By: Stephanie A. Conduff | Attorney | firstname.lastname@example.org
Theodore J. Griswold | Partner | email@example.com
Benedict Cosentino started as table games dealer at the Pechanga Casino. Then he started to notice certain criminal activity on the casino floor during his shifts. He followed company policy and reported it. When he wasn’t dealing cards, he became an external informant to criminal activities to California Department of Justice. His information led to several criminal convictions over a period of years.
You’d think he’d get a promotion, right? Well, not so much.
Four years later, in 2011, he felt he was retaliated against by a Pechanga Gaming Commission official, who had a relationship with some of the people who had been prosecuted because of Cosentino’s information. His gaming license was suspended and ultimately revoked. Because he had a license revoked from another gaming facility, he was unemployable at other tribal gaming enterprises. The economic impact and emotional distress led to the lawsuit, Benedict Cosentino v. Stella Fuller.
Defendants moved to dismiss the case on the basis that the State court lacked subject matter jurisdiction for the case, as all Defendants were elected tribal officials. Cosentino did not sue Pechanga’s Tribal Government or Gaming Commission. Instead he sued certain Gaming Commission Members in their individual capacity. The court decided that retaliation may have occurred (trial court to decide) and that tribal officials cannot retaliate as individuals from their position on the Gaming Commission and hide behind their cloak of sovereign immunity.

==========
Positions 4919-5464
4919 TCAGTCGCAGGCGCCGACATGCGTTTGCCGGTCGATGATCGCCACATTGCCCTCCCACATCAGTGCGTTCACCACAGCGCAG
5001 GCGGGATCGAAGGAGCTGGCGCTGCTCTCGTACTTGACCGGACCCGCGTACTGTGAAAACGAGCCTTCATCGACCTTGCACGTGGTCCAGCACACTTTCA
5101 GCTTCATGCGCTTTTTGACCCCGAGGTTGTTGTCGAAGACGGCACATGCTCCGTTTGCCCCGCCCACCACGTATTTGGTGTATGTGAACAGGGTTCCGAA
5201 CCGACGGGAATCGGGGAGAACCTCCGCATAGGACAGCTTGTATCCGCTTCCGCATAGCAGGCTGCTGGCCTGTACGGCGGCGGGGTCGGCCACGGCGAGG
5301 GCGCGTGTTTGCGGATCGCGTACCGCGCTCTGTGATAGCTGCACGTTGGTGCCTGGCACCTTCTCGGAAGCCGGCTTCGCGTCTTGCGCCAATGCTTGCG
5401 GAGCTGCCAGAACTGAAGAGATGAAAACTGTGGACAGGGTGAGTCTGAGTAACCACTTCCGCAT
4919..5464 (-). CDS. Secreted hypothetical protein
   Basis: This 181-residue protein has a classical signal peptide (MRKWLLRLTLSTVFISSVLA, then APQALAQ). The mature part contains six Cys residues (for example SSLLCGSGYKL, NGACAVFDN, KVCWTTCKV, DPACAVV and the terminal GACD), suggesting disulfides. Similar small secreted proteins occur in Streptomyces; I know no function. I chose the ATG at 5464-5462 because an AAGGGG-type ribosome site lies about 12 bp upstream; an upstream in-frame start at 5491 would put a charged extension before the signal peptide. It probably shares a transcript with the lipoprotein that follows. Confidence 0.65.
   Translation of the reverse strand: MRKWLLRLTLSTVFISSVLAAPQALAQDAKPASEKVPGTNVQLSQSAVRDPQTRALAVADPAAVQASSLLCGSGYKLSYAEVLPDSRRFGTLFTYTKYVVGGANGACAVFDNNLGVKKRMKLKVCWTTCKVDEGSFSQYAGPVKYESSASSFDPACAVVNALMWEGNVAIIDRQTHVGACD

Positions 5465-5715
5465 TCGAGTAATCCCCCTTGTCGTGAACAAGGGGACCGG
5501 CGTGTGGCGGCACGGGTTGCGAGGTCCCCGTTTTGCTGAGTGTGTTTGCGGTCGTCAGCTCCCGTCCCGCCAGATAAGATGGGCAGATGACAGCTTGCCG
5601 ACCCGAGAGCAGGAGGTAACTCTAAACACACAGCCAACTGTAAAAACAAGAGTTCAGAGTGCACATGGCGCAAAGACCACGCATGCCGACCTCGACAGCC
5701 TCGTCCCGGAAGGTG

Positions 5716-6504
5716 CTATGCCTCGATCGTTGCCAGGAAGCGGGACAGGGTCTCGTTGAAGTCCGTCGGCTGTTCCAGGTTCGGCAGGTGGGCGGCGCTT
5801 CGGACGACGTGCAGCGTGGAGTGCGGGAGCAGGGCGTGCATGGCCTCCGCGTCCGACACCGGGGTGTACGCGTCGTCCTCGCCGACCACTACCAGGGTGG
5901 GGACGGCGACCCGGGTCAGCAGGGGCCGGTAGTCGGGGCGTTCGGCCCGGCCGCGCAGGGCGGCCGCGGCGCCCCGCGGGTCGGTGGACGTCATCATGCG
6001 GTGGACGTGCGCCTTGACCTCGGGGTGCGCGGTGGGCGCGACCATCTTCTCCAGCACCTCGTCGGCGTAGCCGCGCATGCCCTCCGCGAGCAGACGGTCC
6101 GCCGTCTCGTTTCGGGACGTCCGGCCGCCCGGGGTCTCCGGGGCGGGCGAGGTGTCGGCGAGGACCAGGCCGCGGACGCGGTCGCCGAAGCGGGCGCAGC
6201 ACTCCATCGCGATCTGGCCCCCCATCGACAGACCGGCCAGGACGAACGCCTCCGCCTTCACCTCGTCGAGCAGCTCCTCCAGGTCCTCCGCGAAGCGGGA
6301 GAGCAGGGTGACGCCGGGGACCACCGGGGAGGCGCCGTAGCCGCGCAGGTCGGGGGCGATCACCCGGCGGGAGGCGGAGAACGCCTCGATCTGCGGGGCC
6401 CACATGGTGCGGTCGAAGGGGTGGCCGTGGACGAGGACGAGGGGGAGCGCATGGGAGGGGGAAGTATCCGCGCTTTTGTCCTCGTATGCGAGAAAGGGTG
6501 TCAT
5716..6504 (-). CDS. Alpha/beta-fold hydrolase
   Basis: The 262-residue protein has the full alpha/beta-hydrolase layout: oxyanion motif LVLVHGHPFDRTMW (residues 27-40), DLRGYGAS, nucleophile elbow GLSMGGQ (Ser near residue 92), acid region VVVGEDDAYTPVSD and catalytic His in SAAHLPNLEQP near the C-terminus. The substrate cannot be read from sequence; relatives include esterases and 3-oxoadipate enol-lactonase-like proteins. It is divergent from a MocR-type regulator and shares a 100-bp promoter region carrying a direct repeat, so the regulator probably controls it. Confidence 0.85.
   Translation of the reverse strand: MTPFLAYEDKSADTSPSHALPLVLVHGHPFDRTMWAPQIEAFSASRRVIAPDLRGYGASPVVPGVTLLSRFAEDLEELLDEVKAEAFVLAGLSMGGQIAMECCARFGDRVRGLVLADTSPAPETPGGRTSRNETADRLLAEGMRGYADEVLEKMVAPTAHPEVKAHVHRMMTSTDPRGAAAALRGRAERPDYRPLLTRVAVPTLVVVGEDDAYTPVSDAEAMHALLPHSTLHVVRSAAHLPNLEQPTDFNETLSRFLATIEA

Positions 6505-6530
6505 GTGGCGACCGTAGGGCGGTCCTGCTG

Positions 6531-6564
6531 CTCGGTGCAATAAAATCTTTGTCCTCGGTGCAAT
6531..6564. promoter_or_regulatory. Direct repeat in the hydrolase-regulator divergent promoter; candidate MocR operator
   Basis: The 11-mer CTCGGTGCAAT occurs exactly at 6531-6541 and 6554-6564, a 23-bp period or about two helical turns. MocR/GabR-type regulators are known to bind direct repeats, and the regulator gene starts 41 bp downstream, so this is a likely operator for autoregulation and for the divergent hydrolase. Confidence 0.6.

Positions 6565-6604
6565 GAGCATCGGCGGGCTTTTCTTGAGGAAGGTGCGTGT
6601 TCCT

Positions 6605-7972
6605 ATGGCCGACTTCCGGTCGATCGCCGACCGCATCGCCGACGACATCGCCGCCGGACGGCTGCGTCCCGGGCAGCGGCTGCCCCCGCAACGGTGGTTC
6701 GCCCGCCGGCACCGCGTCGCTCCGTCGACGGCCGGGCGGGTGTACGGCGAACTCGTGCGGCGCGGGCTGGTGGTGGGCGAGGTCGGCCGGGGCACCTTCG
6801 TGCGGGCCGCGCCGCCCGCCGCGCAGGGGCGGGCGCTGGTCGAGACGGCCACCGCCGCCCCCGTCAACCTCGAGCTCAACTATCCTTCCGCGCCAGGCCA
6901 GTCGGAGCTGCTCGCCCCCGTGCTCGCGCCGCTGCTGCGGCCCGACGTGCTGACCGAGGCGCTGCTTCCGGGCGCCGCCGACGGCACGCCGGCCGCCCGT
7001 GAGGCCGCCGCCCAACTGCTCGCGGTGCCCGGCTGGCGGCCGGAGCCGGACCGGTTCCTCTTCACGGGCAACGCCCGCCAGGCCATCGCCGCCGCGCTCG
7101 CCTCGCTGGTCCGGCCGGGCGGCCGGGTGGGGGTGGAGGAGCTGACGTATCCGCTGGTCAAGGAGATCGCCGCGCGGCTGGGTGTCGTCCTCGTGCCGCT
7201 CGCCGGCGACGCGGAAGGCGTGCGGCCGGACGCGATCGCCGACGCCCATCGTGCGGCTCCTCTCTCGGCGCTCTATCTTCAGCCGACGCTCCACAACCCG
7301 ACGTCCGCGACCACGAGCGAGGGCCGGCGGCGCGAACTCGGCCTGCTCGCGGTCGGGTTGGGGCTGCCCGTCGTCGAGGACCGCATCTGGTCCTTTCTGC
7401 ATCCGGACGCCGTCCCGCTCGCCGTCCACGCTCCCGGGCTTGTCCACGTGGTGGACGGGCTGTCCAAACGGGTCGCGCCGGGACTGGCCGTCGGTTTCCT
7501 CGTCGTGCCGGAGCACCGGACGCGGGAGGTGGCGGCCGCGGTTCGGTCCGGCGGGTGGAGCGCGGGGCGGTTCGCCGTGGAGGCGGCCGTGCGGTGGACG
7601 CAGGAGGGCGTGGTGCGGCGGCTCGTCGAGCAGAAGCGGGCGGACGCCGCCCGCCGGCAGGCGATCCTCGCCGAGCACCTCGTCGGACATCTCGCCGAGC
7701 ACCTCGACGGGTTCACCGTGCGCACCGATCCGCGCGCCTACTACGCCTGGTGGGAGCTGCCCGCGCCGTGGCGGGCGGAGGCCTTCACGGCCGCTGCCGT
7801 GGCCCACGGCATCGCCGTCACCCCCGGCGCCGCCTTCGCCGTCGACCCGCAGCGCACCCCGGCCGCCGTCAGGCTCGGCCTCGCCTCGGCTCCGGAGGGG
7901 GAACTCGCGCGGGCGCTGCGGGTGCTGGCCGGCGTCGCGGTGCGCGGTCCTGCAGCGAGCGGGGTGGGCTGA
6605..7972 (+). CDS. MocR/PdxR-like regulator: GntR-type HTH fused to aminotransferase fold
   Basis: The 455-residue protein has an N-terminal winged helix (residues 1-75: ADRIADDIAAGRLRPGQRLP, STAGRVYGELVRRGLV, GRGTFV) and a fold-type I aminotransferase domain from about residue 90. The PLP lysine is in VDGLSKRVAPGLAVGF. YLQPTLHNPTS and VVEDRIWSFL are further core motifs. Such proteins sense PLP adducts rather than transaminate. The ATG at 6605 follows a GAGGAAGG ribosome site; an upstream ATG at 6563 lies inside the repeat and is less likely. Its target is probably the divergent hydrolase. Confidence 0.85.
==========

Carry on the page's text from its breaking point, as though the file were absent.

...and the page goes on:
For sovereign immunity to apply, the claims against tribal officials must be based on actions the officials took in their official capacity AND within the scope of their official authority. Super. Ct. No. MCC1300396
This case reaffirms that there is no sovereign immunity for tribal officials who intentionally abuse their authority and act beyond their official scope. When tribal officials “act out of personal interest rather than to benefit the tribe” (Turner v. Martire, (2000) 82 Cal. App. 4th 1042, 1055.) they will be held accountable – even if they are elected. The case has been allowed to proceed and has been remanded to the state trial court to determine if retaliation occurred.
Stephanie Conduff, a citizen of the Cherokee Nation, is a member of the firm’s Real Estate and Environmental Team and a member of the Native American Law practice group. Her practice emphasizes working with tribal governments, individual Native people, and companies doing business in Indian Country. She provides advice and strategic policy analysis on national regulatory issues and advises clients of the legal and policy issues. Stephanie’s work focuses on tribal sovereignty and self-governance, tribal lands, and the federal trust responsibility.
Ted is head of the Native American Law practice group and primary editor for the Blogging Circle. Connect with Ted at firstname.lastname@example.org and 619.515.3277.